News

District, teachers settle employment contract

By Jason Starr

Observer staff

The Champlain Valley School Board and the local teachers union settled on a one-year employment contract shortly after the school year began in September. 

The contract takes over for a two-year deal that expired in June. The sides were only comfortable with a one-year agreement because of pandemic-related uncertainty about school district finances in the coming years. They plan to return to negotiations this fall to work on an agreement that can take over when the new contract expires this coming June. 

The new contract gives a roughly 3.2 percent salary increase for teachers on average, with larger raises going to teachers with the most seniority, who have been maxed out on seniority pay increases under the current salary grid.

Negotiations on the contract started last winter and were paused when schools shut down during the beginning of the pandemic in the spring. They resumed over videoconference through the summer, and teachers entered the school year without a new deal.

“We are happy to be done with it,” said Lisa Bisbee, a special educator at Williston Central School and the lead contract negotiator for the teachers union. “Not having a contract always looms over the school culture and it’s something teachers have in the back of their minds to worry about. With the hybrid (remote learning) model, we have enough on our plate right now. Now, our energy can be focused where it needs to be, on teaching.”

The contract includes a new memorandum of understanding (MOU) to create a process for changing working conditions related to the pandemic. The MOU calls for negotiations between teachers and the district whenever a change in schedule or job duties are needed.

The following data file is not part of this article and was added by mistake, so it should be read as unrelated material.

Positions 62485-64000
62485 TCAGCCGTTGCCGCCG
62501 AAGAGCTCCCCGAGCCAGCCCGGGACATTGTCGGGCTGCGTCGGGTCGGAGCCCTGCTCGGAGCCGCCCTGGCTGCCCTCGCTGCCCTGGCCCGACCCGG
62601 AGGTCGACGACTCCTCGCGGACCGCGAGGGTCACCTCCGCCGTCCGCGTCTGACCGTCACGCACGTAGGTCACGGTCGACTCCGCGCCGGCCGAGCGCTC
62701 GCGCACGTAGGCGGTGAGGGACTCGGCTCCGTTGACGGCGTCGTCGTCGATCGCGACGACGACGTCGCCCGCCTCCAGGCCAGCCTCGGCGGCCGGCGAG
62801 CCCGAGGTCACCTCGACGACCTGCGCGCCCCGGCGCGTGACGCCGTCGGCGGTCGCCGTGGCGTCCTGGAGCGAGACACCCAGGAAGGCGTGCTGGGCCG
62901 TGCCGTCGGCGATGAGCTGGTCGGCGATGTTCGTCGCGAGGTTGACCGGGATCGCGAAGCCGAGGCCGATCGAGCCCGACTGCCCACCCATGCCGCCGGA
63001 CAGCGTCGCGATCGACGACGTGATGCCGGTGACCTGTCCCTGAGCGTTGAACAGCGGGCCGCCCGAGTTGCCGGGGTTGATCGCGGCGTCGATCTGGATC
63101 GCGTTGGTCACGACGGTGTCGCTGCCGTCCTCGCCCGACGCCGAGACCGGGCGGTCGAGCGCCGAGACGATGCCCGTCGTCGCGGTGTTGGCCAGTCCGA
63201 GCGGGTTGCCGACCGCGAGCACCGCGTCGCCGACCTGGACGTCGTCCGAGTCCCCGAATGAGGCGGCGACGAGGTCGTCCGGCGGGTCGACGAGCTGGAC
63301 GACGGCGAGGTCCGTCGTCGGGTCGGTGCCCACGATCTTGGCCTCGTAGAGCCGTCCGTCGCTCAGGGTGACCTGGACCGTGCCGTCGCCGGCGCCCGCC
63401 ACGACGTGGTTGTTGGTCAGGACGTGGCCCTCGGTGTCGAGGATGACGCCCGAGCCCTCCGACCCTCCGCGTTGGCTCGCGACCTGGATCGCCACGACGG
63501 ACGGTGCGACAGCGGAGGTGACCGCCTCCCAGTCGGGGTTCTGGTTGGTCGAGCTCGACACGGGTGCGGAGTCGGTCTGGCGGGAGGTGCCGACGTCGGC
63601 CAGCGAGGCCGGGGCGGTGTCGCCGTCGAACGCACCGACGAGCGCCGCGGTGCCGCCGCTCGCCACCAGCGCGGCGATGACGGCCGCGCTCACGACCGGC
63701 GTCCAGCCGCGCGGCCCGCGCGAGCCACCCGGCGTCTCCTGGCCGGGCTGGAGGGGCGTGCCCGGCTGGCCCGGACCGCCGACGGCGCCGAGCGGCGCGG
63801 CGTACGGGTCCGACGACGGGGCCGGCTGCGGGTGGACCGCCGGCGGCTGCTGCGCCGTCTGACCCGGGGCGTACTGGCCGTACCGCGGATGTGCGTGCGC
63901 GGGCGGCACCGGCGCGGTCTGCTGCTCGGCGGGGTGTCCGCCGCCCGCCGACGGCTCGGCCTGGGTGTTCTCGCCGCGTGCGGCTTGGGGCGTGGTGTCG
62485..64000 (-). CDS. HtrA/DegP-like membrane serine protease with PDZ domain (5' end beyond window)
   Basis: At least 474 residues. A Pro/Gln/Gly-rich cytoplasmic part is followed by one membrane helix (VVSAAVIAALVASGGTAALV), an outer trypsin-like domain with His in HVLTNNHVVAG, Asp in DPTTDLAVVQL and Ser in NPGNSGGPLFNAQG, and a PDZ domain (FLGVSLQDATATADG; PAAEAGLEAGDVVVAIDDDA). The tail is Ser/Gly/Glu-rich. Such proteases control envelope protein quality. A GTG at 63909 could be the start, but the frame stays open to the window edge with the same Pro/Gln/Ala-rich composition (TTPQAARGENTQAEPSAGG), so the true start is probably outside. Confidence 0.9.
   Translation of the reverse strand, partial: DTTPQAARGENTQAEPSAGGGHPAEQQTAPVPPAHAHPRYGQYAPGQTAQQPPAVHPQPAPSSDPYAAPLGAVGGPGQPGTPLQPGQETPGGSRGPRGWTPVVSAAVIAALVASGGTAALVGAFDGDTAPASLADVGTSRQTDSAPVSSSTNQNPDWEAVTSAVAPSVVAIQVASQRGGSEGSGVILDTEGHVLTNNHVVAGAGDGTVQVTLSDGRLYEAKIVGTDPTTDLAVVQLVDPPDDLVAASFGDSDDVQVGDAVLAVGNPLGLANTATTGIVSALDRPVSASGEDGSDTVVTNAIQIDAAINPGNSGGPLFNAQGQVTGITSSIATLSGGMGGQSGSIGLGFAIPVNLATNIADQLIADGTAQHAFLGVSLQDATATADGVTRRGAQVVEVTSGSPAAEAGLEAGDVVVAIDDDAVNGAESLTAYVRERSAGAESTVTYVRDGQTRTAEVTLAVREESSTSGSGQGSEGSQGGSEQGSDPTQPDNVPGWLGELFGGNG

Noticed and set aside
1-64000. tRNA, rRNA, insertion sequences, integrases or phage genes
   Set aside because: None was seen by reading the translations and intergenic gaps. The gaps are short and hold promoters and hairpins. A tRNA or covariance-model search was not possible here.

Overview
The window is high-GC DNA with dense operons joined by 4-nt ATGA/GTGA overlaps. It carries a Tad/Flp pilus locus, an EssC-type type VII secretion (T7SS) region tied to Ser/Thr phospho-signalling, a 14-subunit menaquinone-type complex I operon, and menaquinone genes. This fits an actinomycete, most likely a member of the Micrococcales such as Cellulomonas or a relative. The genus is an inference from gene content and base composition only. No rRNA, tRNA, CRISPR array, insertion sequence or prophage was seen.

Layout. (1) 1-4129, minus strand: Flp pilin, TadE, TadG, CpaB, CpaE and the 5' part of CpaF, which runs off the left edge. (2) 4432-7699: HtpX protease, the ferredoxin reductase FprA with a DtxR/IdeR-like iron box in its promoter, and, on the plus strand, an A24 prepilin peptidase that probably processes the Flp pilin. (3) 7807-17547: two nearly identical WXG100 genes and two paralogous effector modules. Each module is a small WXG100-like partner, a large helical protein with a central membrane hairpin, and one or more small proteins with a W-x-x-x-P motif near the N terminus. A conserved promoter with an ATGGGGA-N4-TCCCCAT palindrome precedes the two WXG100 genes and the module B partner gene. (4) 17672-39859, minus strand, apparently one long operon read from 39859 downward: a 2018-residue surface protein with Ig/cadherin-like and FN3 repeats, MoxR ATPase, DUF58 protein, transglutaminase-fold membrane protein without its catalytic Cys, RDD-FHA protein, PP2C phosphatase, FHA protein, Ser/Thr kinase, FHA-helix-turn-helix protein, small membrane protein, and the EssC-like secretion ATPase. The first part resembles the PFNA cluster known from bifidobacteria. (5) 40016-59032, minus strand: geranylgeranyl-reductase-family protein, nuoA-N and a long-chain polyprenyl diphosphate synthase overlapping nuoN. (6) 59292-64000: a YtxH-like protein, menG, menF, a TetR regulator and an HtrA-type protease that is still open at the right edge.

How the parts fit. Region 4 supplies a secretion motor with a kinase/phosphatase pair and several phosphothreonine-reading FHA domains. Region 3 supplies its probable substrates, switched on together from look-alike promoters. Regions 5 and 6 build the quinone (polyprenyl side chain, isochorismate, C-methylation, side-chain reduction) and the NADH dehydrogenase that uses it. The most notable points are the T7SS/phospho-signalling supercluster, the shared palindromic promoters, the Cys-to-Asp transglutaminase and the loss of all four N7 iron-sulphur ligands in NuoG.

Examples include work-day expectations of teachers who are teaching remotely and district supplies of personal protective equipment, hand-washing stations and masks. 

“The MOU is a way to make sure administrators don’t change schedules or change someone’s duties without coming to us,” Bisbee said. “We will decide that together.” 

The new contract is the first to incorporate a statewide health insurance provision for teachers. The statewide insurance increases teachers’ share of premiums from 16 percent to 20 percent. Throughout negotiations, teachers sought to increase their salaries to offset this increase in health insurance costs.

The 3.2 percent raise — which is a larger annual raise than teachers received in the previous contract — accomplishes that.

“What we really needed was an offset for the new health care money we will be paying, and we were able to get that,” said Bisbee. “We are pleased.”

The school board has also agreed to terms on a one-year contract with the district’s support staff. It includes a 3.5 percent salary increase for custodians, food service staff and intensive paraeducators. 

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